Before You Get Angry at the WHAT, ask WHY?

People are angry these days, and justifiably so.

The government is a mess, kids are getting shot in schools and the world just feels like a scary and dangerous place.

Unfortunately, the justifiable anger from some of these big-world-issues seems to be spreading into our small, every day personal interactions.

  • Cursing the guy who cuts you off in traffic and speeds off.
  • Starting a fight with the person who is being a “Sancti-Mommy” online.
  • Snapping at your kid because they forgot something important at school.

I’m not above it.  We’ve ALL done it before.  Heck, I have probably done it today.

Recently, I have been listening to Jenny Nash, Book Coach, on the Mom Writes podcast. One of the main points she brings up frequently is that when it come to writing a story, it’s not about the WHAT, it’s about the WHY.

For example, if someone posted on Facebook highlighting the “WHAT” details of a story about a teenage girl who snuck out at night to go to a party, even after her mother expressly forbid it, the comment section would be on fire.

“Teenagers these days have no respect for their parents!”

“Where were the parents? My kids would never be able to sneak out because I pay attention to my kids!”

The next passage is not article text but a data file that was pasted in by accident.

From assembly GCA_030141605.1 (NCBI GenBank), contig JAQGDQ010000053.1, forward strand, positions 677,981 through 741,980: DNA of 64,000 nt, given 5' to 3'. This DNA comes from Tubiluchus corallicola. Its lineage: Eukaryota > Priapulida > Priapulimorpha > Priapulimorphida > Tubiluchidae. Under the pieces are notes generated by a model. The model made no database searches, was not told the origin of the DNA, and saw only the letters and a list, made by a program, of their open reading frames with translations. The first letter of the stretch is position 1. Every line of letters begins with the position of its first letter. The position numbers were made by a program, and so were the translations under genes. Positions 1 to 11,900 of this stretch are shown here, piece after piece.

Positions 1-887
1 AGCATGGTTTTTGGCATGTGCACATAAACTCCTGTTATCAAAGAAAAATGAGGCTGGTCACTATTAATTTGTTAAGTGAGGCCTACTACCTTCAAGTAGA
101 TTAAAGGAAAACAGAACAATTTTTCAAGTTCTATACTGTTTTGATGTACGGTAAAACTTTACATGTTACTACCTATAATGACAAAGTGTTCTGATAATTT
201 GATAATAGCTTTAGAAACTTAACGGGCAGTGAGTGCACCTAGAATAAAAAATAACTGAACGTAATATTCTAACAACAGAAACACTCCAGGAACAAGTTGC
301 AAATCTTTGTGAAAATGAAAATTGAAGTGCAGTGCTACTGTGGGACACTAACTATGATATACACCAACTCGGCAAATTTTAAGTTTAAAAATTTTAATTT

“I bet that girl is having sex and doing drugs!”

Now, what if the original poster of the story clarified, “actually, the story is Cinderella.”

When you know the WHYs about the evil step sisters, the prince and the pure, kind, innocence of the girl that you just branded a slut in the comment section, you’re able to make judgements based on the whole story not just a few select details.

I think that a lot of us could take this book-writing concept of what vs why to heart in day to day life.


  • The guy who cut you off in traffic was distracted because he just found out his wife was taken to the hospital and he’s rushing to get to her.
  • The “Sancti-Mommy” on Facebook is overprotective of her child because she lost a sibling when she was young.
  • Your child forgot their book at school because they were distracted trying to help protect a friend from a bully.

Now, I’m not saying that there’s always an excuse for bad behavior – sometimes people are just jerks. But perhaps the next time you feel a rage building about the “what” that someone just did, take a few minutes to consider there just may be a “why.”


This post is from “Wish ‘n Well Wednesday” at my Dusting Off My Parachute Facebook Group.  Join us there for more daily micro-resolutions.

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For more great writing tips, definitely check out the Podcast, Mom Writes (with Abby Mathews, Melanie Parish & Jennie Nash,) and Jennie Nash’s Author Accelerator Program.

The Cinderella example was from a great writing workshop I went to recently by Jennifer Ziegler.  Check out her books here.